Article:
The military responded with "clearing operations" that rights groups say have been accompanied by rapes and murders of Rohingya civilians whose houses have been burned down.
Myanmar's military hasn't made a public admission of guilt until now.
Ten of the assailants were captured, but "it was found that there were no conditions to transfer the 10 Bengali terrorists to the police station and so it was chose to kill them", the military said, and vowed to take action against those involved in the killing.
"However, it is only the tip of the iceberg and warrants serious independent investigation into what other atrocities were committed amid the ethnic cleansing campaign that has forced out more than 655,000 Rohingya from Rakhine State in August", he added.
Myanmar contends that the operations are legitimate counterinsurgency measures in response to attacks by Rohingya militants on border guard posts in August.
Two Reuters journalists who were also investigating the incident were arrested last month for allegedly acquiring "important secret papers" from two police officers.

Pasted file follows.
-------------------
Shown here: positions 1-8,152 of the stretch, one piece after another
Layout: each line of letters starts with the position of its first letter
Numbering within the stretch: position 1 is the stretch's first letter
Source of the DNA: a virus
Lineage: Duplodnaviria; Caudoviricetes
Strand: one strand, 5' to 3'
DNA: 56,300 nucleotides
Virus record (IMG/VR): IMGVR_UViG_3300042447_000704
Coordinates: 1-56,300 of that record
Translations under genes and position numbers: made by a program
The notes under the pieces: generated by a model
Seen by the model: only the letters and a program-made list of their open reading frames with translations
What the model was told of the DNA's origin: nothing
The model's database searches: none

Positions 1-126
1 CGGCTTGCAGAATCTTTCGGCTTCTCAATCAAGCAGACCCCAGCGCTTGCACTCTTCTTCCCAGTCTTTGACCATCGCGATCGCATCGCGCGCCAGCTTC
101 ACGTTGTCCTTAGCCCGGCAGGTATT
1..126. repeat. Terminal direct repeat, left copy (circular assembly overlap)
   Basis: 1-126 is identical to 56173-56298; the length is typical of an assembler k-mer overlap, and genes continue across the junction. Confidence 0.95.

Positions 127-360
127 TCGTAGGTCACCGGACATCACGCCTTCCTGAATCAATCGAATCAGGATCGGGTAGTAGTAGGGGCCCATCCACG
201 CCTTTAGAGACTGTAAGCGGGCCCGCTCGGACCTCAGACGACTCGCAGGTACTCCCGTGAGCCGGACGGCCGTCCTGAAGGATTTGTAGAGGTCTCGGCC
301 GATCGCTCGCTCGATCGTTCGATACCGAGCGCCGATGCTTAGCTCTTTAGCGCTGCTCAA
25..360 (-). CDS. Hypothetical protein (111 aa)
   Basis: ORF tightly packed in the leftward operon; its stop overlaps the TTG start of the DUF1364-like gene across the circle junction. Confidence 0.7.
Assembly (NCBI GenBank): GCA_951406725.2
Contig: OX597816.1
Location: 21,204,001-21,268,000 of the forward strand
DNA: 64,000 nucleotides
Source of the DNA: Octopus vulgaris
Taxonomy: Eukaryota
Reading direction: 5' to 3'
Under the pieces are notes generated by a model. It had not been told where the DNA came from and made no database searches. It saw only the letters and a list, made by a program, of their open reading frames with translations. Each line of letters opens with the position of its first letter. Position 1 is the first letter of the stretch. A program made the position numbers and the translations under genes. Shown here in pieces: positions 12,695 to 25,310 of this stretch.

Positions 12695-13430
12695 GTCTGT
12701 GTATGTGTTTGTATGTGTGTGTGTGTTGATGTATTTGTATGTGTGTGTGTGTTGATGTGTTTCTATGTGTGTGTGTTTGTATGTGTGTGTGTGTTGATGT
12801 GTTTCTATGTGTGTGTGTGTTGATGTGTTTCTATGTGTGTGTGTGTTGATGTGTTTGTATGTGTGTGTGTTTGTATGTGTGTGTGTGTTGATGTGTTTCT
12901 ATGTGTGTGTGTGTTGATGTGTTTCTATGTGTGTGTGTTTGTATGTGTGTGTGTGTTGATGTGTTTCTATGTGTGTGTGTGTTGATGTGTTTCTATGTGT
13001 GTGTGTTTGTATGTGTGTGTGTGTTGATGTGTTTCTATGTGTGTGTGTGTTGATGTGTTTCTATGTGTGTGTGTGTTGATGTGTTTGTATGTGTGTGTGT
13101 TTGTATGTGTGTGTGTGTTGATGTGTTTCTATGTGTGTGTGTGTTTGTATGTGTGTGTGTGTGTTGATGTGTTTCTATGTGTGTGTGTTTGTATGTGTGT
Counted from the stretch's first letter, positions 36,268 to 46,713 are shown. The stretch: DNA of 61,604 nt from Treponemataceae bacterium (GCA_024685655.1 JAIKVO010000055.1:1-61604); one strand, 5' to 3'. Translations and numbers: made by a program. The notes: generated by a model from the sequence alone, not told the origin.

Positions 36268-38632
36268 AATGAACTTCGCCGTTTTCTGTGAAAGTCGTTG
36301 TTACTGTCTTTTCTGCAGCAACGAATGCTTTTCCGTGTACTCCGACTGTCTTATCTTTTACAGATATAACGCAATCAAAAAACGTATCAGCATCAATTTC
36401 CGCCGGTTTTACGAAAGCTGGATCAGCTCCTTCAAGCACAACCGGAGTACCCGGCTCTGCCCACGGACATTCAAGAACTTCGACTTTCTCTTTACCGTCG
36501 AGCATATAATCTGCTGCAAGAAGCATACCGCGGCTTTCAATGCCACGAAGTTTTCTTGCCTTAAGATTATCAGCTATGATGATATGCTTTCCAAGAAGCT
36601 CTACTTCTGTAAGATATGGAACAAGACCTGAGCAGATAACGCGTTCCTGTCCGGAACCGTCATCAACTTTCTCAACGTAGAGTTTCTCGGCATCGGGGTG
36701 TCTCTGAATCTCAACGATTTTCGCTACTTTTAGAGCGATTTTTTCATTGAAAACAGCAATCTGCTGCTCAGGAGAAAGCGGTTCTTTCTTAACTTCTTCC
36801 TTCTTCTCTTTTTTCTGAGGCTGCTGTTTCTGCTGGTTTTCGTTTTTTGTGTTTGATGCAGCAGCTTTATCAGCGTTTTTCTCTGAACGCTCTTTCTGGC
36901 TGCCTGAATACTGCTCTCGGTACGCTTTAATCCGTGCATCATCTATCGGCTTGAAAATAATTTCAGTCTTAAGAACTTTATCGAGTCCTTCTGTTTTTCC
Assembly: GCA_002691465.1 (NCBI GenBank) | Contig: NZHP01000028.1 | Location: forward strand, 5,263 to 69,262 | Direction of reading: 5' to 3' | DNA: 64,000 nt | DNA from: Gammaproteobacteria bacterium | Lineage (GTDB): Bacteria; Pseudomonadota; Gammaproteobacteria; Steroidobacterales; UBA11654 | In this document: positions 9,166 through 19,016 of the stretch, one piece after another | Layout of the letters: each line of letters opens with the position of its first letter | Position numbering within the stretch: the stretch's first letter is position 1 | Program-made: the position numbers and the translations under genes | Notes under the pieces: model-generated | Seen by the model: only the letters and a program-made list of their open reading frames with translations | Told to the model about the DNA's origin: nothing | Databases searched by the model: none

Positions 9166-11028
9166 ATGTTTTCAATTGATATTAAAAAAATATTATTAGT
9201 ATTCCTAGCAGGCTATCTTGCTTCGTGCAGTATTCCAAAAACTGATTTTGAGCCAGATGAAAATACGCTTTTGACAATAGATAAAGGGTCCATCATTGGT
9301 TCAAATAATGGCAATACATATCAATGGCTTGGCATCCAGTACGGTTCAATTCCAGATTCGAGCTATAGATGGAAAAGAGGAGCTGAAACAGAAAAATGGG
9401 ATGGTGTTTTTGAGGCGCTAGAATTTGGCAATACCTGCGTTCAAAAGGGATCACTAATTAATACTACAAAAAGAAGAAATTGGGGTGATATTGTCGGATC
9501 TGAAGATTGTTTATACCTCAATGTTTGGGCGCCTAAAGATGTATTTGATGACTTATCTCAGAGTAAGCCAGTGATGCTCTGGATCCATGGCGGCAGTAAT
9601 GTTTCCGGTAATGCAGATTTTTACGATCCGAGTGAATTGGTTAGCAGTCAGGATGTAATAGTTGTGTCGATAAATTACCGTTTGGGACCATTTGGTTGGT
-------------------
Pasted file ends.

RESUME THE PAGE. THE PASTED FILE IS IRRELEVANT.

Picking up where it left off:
Soldiers and villagers were involved in the killings of "Bengali terrorists" and legal action would be taken against them, said the statement on the Facebook page of Min Aung Hlaing, the military's commander-in-chief, quotes Al-Jazeera.
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"Action will be taken against the villagers ... and the security force members who violated the rules of engagement according to the law", the statement said.
Myanmar's Defense Ministry Information office released a statement Wednesday stating its forces had killed 10 suspected terrorists whose remains were found in a mass grave in Inn Din village of Maung Daw Township in the Northern Rakhine State.
The head of Myanmar's government and Nobel Peace Prize-winner Aung San Suu Kyi has failed to recognize the crimes committed against the Rohingya people, denying charges of "ethnic cleansing".
Ten of the attackers were captured after the security forces drove the rest off by firing into the air, according to the statement on Facebook, which the military often uses to make announcements. In a statement, the military said that due to the fighting they could not transport the men so the detainees were executed by soldiers and local villagers instead of being handed over to police. According to the statement, there were "no conditions" to hand the ten captured "bengali terrorists" over to the police, so "it was chose to kill them".
The military investigation was led by Lt Gen Aye Win.
In a December letter to the Bangladesh and Myanmar governments, Human Rights Watch warned that they risk violating global law by pressuring refugees to return to Myanmar where they are still at risk of attack by security forces.
James Gomez, Amnesty International's Southeast Asia and Pacific director, said the acknowledgement marked "a sharp departure from the army's policy of blanket denial of any wrongdoing".